The other day I was asked how my classroom flipping was going, I mumbled something back and decided that I had better get at it before more inquiries come my way. You see, I had sort of promised some of my fellow teachers that I would have some of my instruction "flipped" by the time school started up again (which is now only two weeks away). By the way, flipping an elementary lesson is different than a typical flip. Instead of doing screencasts for students to watch as homework, the screencasts are used instead to differentiate class-time instructions so that students can do at their own pace.
So I looked at my lesson plan book and picked a typical lesson to try and flip. The lesson I picked was on adding transitions to a Powerpoint slide show, it is part of my third grade tech lessons. So to flip the lesson I knew I had to do a screencast of my lesson. That was when things started to go downhill. First, I needed some type of screen capture software, I soon found out the free and cheap ones where horrible and the good ones were expensive ($100 plus).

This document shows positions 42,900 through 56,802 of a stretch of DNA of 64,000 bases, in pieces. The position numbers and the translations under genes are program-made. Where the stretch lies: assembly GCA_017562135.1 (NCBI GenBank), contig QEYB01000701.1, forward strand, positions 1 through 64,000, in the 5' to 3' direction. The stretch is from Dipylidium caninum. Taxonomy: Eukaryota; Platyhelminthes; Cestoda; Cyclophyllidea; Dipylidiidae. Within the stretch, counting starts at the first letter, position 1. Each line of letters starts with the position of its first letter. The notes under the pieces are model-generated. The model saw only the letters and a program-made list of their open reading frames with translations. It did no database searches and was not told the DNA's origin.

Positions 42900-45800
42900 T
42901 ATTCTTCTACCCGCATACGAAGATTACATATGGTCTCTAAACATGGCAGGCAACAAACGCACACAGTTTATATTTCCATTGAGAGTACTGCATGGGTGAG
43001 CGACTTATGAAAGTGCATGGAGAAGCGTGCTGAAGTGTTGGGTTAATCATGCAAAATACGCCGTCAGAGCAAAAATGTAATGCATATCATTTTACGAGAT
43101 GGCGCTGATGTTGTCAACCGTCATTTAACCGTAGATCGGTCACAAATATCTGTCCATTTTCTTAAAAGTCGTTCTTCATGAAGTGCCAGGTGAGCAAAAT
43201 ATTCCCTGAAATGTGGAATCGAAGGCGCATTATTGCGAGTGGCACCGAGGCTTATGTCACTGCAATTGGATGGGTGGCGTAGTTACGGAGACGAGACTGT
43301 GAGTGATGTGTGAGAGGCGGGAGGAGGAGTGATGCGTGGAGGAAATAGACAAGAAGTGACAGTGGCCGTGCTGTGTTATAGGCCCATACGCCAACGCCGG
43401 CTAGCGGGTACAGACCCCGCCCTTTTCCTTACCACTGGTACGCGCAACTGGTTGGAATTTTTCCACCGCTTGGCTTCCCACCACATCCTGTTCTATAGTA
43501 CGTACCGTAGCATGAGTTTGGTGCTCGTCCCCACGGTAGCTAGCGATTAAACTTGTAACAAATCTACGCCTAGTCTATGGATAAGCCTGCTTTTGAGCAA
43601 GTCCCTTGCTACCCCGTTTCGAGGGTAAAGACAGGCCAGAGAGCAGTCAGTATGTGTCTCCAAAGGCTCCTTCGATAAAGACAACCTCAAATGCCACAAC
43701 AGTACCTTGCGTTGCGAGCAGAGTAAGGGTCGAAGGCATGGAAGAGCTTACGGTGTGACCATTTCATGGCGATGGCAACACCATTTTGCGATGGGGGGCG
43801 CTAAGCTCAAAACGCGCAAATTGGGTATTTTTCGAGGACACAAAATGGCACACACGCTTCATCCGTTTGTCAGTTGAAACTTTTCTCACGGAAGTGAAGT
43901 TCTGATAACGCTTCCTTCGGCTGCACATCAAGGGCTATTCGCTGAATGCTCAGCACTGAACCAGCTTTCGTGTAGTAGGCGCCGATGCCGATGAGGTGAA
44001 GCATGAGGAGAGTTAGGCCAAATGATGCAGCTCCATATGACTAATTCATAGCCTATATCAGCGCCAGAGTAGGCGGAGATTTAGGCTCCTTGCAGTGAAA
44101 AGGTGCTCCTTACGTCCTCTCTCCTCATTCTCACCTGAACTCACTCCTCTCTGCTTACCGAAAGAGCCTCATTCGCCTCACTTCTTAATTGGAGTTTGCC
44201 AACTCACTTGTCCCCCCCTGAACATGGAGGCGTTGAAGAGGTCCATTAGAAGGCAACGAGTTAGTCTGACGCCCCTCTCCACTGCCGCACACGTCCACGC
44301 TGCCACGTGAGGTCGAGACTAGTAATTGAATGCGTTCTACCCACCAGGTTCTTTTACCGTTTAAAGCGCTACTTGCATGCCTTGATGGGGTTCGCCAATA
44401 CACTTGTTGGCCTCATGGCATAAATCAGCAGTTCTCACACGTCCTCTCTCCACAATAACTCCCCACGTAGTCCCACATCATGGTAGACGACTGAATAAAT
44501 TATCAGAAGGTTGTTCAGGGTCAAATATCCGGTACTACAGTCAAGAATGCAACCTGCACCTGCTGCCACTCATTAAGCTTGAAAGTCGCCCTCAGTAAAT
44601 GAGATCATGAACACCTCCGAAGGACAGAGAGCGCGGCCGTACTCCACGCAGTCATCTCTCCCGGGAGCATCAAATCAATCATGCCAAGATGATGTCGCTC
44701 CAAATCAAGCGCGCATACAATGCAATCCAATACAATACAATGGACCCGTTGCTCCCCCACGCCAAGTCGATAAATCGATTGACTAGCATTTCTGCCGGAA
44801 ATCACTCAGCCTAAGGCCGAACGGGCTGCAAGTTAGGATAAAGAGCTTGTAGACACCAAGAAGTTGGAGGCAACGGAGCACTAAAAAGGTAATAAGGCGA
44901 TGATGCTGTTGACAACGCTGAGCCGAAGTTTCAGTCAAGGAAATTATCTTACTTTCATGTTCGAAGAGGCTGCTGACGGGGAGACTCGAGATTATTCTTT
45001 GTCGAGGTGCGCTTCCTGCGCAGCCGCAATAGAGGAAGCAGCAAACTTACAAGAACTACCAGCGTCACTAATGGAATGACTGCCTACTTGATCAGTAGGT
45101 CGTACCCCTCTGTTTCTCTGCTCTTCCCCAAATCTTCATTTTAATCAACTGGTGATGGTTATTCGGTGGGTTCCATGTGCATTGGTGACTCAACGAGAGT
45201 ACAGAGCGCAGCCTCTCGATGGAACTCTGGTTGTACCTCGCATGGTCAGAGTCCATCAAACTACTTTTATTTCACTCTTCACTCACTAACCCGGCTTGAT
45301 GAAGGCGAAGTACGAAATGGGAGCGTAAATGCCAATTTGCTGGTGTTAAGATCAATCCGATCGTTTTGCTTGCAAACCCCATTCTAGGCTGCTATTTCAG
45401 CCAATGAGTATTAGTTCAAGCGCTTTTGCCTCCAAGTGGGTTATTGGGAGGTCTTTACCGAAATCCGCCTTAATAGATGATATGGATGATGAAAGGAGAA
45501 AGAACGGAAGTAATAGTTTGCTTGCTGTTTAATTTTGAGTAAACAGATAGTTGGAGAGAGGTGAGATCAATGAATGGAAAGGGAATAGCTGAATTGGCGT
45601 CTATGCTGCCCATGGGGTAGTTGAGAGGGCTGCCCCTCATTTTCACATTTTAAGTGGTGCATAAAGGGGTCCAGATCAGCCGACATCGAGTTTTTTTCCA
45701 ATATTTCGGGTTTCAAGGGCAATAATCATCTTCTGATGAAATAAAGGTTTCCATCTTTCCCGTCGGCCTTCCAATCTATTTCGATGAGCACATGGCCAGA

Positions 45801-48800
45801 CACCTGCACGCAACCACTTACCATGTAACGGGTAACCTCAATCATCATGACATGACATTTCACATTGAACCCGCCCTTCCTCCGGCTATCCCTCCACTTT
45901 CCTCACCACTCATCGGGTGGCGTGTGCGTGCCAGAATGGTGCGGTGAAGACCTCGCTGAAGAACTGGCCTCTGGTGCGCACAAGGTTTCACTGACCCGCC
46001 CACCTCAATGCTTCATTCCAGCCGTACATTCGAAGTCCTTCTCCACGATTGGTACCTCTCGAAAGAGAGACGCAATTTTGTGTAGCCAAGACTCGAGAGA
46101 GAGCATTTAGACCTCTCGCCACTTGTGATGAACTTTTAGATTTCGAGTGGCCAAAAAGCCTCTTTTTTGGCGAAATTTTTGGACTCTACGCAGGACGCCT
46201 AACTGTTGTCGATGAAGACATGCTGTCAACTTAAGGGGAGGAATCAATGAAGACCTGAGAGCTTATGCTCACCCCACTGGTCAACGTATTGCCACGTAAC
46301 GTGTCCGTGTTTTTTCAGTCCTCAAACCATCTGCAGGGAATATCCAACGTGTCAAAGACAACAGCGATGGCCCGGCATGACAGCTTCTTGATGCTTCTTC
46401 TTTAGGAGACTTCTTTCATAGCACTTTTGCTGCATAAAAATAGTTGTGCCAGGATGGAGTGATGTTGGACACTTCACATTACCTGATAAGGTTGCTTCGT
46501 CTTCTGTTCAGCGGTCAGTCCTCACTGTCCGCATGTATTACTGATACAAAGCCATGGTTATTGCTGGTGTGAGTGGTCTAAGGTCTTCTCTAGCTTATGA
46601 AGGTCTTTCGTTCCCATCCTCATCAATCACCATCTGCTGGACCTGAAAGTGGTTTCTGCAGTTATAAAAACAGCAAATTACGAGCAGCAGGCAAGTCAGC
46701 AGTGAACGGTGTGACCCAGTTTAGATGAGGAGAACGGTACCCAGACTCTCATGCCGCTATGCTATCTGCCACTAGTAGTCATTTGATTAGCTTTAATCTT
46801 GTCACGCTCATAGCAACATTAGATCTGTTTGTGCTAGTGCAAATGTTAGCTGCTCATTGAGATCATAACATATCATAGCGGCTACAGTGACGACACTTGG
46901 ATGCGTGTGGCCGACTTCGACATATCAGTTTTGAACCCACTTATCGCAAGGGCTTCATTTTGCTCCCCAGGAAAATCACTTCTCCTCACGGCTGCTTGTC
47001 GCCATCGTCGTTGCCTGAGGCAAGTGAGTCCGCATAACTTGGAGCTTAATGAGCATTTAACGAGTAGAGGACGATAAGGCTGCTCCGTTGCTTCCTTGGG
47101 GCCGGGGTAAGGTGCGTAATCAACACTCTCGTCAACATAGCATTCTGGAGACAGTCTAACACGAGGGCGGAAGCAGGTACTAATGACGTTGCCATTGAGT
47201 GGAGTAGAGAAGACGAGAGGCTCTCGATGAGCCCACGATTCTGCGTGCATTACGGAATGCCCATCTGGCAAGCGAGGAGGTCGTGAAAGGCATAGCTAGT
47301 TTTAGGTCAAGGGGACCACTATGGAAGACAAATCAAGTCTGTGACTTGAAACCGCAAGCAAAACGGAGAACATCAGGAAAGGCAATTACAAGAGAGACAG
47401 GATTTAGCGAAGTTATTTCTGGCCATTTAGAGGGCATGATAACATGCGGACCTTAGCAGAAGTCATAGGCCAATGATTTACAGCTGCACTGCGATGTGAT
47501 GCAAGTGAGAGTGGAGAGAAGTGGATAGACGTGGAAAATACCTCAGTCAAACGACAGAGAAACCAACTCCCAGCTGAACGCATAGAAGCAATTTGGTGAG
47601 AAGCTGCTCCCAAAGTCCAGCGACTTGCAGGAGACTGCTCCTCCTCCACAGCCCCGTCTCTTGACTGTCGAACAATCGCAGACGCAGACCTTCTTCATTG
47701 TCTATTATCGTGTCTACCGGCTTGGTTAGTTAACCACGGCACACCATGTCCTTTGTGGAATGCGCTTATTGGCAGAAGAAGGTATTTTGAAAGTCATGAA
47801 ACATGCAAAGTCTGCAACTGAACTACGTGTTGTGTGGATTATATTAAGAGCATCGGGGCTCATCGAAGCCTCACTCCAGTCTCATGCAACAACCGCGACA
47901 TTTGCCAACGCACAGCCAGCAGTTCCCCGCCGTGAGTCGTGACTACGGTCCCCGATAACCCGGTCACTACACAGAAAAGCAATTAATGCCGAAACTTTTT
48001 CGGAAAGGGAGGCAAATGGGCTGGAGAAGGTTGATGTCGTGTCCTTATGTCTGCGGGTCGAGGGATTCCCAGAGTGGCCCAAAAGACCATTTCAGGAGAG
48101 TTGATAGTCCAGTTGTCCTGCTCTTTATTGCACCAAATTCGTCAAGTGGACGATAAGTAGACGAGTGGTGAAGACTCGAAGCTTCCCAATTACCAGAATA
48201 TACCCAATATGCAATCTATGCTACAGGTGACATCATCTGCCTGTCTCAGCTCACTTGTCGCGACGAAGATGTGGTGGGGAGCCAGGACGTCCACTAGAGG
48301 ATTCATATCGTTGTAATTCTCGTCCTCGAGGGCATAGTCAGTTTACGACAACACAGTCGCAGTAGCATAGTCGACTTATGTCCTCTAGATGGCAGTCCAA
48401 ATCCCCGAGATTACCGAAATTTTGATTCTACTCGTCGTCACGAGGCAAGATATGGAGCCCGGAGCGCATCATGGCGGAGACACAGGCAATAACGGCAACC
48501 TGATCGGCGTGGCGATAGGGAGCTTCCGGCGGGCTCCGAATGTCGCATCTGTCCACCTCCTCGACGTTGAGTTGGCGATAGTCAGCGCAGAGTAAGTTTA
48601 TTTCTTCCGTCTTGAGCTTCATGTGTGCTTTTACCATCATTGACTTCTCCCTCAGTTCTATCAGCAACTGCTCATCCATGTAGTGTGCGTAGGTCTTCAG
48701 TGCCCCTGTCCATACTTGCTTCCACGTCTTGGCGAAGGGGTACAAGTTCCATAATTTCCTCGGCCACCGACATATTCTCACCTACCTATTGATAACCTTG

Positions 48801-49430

After chewing on it for a few days and cursing the day I decided to flip my classroom, it hit me.
I decided to use the Atomic Learning account, which is full of short little screen casts and just assign those to my students. Flipping made easy -- 10 minutes later I had flipped my lesson and moved onto lesson two. Assigning screencasts in Atomic Learning is easy as it gets. So if you get caught in the world of flipping and you don't know where to turn, just do a search in Atomic Learning and chances are you'll find the tech lesson you need.
But keep this on the down-low please, I still want credit for flipping my lessons.
- Brad Flickinger, Tech Teacher, Bethke Elementary School